Just in case you didn't know, 6th graders are kids.
And when I say kids, I mean kids. Since the 6th graders are the "big kids" of my school, besides the 7th and 8th graders, it is easy to forget how young they are and how they are simply just trying to figure out who they are. And in the process of figuring out who they are, they are constantly testing authority (aka me, A lot) and acting quite immature. (I had a student turn her mouthpiece around backwards on her clarinet and then proceed to blow it to produce a lovely "SQUEEK", as I was attempting to talk to the band about a particular measure.... oh 6th graders... :) I gotta say tho, I am really starting to like these kids, even tho they can drive me bonkers, they are really sweet kids and quite funny!
I received my wake-up call, my "Meghan, they really are still kids, they are only 12! moment" when I had a student cry in front of me. He had given me attitude the entire class because I asked them to (shock!) stand during class because we were practicing for singing at Mass. He rolled his eyes at me, was bothering a girl next to him, gave me the "I really don't care" message through his body language, and basically was a clear as he could be to me without yelling out, that he did not care in the least bit that he was being rude and disrespectful. So, needlesstosay, I was expecting a kind of arrogant and denying attitude when I talked to him after class.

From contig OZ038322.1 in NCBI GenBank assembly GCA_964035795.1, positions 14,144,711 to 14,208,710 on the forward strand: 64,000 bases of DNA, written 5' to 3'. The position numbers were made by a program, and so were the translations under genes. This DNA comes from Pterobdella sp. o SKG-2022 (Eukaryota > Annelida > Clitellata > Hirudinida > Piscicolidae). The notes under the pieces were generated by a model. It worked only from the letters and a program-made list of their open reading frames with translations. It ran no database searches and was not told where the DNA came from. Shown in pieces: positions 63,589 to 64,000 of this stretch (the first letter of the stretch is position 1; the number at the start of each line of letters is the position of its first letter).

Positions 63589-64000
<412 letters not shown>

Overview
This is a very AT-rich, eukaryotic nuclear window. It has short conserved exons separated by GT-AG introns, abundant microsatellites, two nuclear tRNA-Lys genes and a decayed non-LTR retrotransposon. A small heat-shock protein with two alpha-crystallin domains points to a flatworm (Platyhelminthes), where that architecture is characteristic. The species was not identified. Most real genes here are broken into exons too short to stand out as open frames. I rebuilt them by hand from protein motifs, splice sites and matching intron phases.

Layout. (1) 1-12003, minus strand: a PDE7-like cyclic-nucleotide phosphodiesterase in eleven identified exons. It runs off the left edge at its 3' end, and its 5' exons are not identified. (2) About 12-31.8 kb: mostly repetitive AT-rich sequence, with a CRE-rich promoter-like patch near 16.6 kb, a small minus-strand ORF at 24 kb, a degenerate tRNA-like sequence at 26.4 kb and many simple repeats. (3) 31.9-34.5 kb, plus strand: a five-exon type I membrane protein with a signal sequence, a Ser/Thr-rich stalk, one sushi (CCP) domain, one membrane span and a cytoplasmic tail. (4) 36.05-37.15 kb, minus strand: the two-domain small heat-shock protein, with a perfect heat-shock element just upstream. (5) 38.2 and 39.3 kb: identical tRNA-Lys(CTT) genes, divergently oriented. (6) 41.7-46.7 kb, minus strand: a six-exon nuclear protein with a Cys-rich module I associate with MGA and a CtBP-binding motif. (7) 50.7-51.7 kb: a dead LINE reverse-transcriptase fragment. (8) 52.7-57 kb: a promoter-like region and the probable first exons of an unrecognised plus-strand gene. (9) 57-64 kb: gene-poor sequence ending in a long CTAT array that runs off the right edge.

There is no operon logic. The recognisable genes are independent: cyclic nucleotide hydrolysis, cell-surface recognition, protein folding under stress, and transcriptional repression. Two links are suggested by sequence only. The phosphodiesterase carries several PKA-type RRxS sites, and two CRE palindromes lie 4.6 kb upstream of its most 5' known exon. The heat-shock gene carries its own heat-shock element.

So, I was standing in front of him asking him why he acted the way he did, and he just hung his head and answered "I don't know...". Then he started crying. At first I didn't know what to do, but then I just reiterated to him that I don't think bad of him, I just want him to act better in class, that I care about him, but he needs to act better and more respectful next class. I am praying that this little moment will help him to realize how important it is to be respectful and try his best in every class.
I also know that this was God's way of gently pounding it into my head that they are just kids and they are learning how to behave and mistakes are a natural occurrence. It is also these experiences that remind me just how influential a teacher can be in a child's life, positive or negative.